In the retina, gap junctions are established by many cell types and may participate in retinal circuitry in a variety of ways. Gap junctions are composed of connexins, encoded by a >20-member family of highly related genes. Only one of these, connexin36 (Cx36), has been conclusively demonstrated in retinal neurons. Using a Cx36 knockout (KO) mouse incorporating a histochemical reporter, we found Cx36 to be present in most or all All amacrine cells, many photoreceptors, subsets of ON and OFF cone bipolar cells and a low number of ganglion cells. However, horizontal cells and many ganglion cells establish gap junctions yet do not express Cx36. Using RT-PCR, we have found Cx45 and Cx57 to be prominently expressed in mouse retina. We propose to characterize the cellular distribution of these connexins and determine if other gap junction channel-forming proteins may be present in retinal neurons. Many lines of evidence indicate that rod photoreceptor signals utilize multiple pathways to reach ganglion cells. In our Cx36 KO, ON ganglion cell responses to scotopic stimuli are completely eliminated, indicating that Cx36 is required in all pathways contributing to rod ON signaling. We showed that gap junctional coupling between AII and cone ON bipolar cells, the presumed 'primary' pathway for rod photoreceptor signaling, was abolished in the KO. Since a proposed 'alternative' pathway involved gap junction between rods and cones, and since we found Cx36 expression in photoreceptors, our findings were consistent with the proposed 'alternative' pathway. However, recent studies of retinas from mice genetically altered to lack cones suggest that rod-cone coupling does not contribute to rod photoreceptor signaling. In addition, it has not been technically feasible to measure junctional coupling between photoreceptors in mouse retinas. Therefore, to resolve the discrepancy between current models of the 'alternative' pathway, we will 1) develop a method to directly assess rod-cone coupling in WT and Cx36 KO mice and 2) produce conditional knockouts that eliminate Cx36 specifically from either cones or from AII amacrine cells. Then, ganglion cell responses to light can be assessed in retinas where either primary or alternative pathways are ablated.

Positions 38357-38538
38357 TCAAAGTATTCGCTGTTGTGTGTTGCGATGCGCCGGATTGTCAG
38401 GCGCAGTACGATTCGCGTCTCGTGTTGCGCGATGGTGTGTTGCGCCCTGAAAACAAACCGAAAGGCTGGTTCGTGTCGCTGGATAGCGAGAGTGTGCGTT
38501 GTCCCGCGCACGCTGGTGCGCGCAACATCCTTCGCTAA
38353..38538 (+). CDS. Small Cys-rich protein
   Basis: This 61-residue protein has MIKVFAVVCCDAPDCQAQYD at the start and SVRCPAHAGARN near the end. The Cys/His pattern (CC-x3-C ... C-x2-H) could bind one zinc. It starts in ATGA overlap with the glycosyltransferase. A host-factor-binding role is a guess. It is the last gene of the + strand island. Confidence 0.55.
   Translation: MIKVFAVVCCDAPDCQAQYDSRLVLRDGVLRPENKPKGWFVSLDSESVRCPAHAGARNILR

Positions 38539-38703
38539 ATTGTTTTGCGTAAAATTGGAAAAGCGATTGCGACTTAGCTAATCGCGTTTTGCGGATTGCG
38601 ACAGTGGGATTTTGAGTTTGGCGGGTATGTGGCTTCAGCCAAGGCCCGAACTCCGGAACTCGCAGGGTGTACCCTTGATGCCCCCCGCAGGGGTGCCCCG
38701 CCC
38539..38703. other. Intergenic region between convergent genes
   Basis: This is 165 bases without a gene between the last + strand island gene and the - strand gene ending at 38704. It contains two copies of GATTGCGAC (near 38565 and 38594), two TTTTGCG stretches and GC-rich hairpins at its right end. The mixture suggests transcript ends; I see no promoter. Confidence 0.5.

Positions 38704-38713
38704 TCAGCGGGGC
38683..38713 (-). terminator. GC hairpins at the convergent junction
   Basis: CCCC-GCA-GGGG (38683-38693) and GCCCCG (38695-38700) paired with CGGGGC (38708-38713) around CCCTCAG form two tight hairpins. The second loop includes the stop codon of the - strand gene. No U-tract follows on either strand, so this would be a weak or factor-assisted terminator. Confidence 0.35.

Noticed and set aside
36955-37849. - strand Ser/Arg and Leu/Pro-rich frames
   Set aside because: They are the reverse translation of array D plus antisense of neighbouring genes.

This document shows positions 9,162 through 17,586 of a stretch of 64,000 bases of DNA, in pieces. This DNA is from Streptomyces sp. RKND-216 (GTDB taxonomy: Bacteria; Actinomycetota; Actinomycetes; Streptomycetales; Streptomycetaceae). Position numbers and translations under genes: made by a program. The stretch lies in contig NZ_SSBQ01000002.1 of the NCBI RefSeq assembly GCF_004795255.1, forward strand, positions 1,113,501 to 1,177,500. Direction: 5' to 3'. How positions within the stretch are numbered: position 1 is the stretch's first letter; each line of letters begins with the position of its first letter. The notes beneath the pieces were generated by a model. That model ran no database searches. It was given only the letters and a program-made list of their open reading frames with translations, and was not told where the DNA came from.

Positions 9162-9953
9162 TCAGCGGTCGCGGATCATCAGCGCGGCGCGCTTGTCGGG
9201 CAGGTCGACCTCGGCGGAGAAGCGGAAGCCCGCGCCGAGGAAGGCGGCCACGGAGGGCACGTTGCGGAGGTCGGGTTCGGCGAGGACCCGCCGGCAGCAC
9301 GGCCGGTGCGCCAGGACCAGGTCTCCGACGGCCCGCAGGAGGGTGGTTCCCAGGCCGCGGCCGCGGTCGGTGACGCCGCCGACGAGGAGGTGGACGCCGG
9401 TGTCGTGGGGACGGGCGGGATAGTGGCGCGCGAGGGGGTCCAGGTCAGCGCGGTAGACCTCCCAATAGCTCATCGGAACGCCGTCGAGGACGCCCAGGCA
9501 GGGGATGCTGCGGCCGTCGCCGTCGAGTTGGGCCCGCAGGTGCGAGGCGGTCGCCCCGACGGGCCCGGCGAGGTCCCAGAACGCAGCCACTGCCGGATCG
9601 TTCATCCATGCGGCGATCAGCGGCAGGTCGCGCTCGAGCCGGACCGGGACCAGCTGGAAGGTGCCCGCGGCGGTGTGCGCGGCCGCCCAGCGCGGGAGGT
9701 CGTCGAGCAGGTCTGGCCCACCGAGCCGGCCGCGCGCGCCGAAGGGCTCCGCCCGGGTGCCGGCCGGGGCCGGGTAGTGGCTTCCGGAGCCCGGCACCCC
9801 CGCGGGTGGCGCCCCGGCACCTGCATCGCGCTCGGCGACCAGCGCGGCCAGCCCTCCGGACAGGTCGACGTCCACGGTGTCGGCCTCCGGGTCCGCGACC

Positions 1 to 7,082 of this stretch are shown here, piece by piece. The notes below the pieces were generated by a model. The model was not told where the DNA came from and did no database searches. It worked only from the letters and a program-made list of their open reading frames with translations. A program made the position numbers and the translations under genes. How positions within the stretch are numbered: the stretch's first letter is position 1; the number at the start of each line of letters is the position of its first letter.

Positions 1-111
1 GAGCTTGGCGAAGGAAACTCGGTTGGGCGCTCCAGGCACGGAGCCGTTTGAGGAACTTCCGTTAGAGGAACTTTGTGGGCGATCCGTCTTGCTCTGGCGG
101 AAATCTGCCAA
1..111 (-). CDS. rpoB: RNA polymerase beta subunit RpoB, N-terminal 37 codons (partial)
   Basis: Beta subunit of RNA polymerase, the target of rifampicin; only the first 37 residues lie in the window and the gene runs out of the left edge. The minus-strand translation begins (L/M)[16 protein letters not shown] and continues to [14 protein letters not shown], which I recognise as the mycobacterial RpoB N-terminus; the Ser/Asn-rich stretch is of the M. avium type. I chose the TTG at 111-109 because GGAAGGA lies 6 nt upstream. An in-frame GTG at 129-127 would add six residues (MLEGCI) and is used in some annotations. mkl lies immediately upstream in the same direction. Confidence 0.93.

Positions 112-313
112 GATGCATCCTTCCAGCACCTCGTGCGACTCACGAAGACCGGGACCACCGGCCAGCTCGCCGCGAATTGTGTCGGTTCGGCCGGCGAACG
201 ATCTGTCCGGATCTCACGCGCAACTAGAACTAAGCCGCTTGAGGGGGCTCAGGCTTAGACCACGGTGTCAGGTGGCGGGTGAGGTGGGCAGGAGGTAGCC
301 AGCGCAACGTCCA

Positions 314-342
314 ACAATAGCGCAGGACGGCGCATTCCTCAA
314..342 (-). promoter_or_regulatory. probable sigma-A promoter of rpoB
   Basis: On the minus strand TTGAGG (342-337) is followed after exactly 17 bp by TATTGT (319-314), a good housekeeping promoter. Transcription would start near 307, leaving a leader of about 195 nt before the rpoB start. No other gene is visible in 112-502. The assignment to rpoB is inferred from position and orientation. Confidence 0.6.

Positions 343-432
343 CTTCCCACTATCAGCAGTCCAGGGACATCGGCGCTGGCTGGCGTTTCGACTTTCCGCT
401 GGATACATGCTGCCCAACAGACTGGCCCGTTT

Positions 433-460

National Institute of Health (NIH)
National Eye Institute (NEI)
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Biology and Diseases of the Posterior Eye Study Section (BDPE)
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Mariani, Andrew P
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Harvard University
Schools of Medicine
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Rodriguez, Allen R; de Sevilla Müller, Luis Pérez; Brecha, Nicholas C (2014) The RNA binding protein RBPMS is a selective marker of ganglion cells in the mammalian retina. J Comp Neurol 522:1411-43
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